The Real Smug Trader

Trading been pretty uninspiring lately so in such market environments, I always find it better to decamp on travels whenever possible and made a quick return to Paris, which always is energizing.

Midweek after the late night Globex close (11pm local), with my wife and daughter already asleep, I left for my usual nocturnal stroll but also felt the need to stop off at a bar for the buzz of a cocktail or two.  I’ve never been to Harry’s New York Bar before and considering it’s a very historic bar, that’s about the most out of character thing I could ever omit doing.  During many previous visits to Paris, I’d guess with a very conservative estimate, that I’ve walked by the front door of Harry’s a minimum of 200 times but just never felt like going in.  Can’t explain it but nonetheless decided that it was time to drop in finally last week.

My first drink at Harry’s was great and as I settled in to soak in the environment, I saw the photo over my right shoulder of someone I knew very well….smug trader.

Real Smug Trader Harry's Paris

Real Smug Trader

As those who’ve read this blog for years know, I’ve been intrigued by a piece of trading art which I bought randomly years ago and entitled Smug Trader, including writing more about it in this 2014 post linked here.  Here is a side by side comparison of the two pictured together:

Smug Trader and original photo

Smug Trader & original photo

I asked the bartender at Harry’s if he knew anything of the photo and he didn’t so I extensively searched the internet to discover that it apparently is of an anonymous Irishman in 1899.  For such an iconic photo, there is actually little to be found of it on the net with just a reference from tublr via what appears to be a Russian vintage photo uploader.  How the artist who crafted Smug Trader found the photo in what would’ve been the early 1970s can be anyone’s guess.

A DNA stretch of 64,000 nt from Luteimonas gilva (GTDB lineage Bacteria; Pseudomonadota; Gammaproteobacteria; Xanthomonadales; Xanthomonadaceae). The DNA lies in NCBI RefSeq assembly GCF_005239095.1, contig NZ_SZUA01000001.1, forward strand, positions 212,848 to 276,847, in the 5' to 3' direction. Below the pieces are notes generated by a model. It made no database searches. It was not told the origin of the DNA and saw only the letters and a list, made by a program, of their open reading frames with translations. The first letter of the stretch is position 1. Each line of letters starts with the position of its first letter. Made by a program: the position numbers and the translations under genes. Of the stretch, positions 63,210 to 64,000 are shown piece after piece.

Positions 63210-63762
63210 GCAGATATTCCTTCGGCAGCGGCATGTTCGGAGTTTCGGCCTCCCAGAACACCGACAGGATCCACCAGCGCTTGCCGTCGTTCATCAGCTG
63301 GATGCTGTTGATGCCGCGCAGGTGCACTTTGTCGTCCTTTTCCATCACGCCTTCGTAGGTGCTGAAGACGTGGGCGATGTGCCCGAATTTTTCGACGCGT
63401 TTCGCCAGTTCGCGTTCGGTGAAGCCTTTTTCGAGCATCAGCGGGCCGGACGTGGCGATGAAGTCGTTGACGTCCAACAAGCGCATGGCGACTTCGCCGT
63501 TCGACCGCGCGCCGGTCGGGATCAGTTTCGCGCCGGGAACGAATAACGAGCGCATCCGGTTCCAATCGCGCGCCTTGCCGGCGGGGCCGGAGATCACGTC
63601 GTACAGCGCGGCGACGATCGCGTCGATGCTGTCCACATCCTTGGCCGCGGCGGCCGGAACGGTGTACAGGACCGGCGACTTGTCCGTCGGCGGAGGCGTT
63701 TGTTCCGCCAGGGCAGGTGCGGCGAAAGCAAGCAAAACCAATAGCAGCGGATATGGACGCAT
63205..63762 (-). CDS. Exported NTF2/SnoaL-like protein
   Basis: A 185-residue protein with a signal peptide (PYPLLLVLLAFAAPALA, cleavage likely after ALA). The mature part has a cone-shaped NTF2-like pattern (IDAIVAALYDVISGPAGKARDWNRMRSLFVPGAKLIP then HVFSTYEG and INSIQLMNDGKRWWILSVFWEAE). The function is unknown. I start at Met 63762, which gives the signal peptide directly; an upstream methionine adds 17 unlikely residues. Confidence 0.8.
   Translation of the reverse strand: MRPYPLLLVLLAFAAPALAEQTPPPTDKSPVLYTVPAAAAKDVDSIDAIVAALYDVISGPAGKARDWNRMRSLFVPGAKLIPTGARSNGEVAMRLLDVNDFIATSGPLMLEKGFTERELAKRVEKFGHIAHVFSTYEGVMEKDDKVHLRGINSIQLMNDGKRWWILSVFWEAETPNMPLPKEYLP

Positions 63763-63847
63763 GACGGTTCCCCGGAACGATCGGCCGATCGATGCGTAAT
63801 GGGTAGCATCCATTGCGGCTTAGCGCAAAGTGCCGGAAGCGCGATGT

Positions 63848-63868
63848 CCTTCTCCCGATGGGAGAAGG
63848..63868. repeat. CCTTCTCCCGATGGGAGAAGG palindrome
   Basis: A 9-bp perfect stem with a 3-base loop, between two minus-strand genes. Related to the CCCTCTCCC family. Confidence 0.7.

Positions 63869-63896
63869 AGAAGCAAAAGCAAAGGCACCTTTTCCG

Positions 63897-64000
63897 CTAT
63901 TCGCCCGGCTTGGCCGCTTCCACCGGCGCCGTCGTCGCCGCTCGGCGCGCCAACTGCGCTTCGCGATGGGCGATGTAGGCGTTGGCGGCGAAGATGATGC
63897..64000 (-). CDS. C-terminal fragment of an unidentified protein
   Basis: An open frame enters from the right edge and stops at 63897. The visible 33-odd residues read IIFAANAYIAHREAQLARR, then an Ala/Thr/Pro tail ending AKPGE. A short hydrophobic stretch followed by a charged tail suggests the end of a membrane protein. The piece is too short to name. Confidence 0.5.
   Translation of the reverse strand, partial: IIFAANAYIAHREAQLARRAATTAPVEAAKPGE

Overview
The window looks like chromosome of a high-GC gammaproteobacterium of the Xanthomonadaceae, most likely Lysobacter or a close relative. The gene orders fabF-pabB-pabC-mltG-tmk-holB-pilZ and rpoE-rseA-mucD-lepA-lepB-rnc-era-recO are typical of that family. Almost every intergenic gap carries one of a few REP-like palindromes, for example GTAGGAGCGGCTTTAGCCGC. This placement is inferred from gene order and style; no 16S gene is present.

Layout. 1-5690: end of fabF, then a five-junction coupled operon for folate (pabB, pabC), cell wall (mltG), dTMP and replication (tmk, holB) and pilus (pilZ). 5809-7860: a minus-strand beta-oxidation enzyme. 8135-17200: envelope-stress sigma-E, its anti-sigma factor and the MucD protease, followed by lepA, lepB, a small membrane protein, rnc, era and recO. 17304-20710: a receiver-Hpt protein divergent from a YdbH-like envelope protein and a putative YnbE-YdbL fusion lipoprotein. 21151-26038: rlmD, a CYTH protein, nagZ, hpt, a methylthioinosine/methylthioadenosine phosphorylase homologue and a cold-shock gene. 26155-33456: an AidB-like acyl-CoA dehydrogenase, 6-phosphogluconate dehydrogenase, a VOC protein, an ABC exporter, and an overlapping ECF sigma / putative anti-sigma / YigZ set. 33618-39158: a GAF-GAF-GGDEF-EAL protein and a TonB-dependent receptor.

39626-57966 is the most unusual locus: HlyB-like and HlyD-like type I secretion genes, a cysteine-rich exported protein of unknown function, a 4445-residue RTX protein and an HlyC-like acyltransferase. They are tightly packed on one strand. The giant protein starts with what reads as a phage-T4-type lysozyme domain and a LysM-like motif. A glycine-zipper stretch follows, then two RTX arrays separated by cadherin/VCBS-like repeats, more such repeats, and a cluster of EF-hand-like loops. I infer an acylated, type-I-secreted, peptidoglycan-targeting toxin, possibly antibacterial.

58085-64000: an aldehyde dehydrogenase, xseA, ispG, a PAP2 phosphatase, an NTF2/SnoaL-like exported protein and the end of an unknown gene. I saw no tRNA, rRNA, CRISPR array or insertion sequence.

So furthermore, Smug Trader is really nothing but a meme before memes were a thing….very disappointing but if I had to learn the truth then this was the best possible scenario.  Either way, whether it’s Smug Trader or the drunk Irishman, one thing I always believe is that market advice from the drunk at the end of the bar is no worse than any self proclaimed experts.

Nick Leeson’s Barings trading jacket for sale (again)

Leeson Barings jacket

Nick Leeson Barings Trading Jacket from Authenticate It

It’s been nine years since KPMG, the bankruptcy liquidator for Barings, sold some trading jackets from Barings’ SIMEX operation as one of the final duties to wind down the estate.  Included in that batch of jackets was most notably,  what was purported to be Nick Leeson’s personal jacket which was sold for 21,000 GBP to fund manager Paul Taylor.  The remaining other jackets of the Barings brokers and clerks were sold off individually and I believe a couple were donated for charity auctions.  I have a couple Barings jackets that I’ve bought from the initial purchasers and it’s a unique piece of trading floor memorabilia as I’ve often blogged in the past about it.

Nick Leeson has brought forth the jacket pictured above, then describes in a statement, that it was in his possession on the day he fled and was part of his personal property which was boxed up.  What I find most interesting is that in Nick’s statement, he debunks the idea that the jacket which Paul Taylor bought was actually a jacket which Nick wore.  Seeing that Mr. Taylor is so secretive that no photo exists in the public domain of him, I don’t expect this to be contested publicly if Mr. Taylor were to even believe otherwise.